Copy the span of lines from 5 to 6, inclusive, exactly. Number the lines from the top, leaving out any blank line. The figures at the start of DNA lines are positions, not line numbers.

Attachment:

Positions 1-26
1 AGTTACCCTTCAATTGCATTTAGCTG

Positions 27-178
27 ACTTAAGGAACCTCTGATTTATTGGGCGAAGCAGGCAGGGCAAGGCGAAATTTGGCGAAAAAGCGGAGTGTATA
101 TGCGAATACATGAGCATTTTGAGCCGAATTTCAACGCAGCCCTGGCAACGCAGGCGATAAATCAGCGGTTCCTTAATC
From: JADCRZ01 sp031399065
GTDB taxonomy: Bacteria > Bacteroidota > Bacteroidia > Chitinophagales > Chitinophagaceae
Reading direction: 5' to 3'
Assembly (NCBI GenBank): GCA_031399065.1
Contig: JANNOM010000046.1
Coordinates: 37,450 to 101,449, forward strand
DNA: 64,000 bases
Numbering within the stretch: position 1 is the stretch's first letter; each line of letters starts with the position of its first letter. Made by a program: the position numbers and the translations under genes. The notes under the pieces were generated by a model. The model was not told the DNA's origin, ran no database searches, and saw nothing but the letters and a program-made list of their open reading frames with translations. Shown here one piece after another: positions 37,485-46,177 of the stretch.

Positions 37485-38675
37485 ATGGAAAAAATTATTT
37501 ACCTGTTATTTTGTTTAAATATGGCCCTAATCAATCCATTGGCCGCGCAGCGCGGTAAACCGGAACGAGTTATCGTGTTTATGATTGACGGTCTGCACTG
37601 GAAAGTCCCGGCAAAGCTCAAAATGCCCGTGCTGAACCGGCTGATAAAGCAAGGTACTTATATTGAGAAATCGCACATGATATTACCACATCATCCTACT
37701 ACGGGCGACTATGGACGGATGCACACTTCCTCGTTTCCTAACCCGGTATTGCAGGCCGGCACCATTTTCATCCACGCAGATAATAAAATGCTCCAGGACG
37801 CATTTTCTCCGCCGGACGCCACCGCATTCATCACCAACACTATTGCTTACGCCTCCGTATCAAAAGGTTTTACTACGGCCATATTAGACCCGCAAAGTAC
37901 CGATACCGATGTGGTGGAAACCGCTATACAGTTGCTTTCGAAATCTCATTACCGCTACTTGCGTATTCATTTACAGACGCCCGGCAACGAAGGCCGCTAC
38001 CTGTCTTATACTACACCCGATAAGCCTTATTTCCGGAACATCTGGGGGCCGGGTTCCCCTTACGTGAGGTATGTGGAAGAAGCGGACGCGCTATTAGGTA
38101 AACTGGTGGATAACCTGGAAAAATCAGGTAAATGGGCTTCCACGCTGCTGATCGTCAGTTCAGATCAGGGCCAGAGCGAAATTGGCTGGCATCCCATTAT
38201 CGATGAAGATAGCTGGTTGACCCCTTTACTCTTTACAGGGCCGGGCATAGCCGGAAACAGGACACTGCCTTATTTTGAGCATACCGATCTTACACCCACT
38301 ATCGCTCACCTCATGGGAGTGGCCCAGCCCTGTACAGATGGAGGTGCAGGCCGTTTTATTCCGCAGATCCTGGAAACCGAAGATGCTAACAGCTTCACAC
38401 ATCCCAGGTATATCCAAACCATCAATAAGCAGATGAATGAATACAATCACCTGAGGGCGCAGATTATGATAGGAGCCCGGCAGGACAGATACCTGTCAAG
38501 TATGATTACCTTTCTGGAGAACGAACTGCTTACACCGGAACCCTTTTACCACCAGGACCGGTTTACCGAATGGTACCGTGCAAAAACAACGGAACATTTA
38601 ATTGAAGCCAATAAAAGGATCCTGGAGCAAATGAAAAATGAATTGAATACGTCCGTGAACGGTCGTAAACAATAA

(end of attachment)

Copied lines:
101 TGCGAATACATGAGCATTTTGAGCCGAATTTCAACGCAGCCCTGGCAACGCAGGCGATAAATCAGCGGTTCCTTAATC
From: JADCRZ01 sp031399065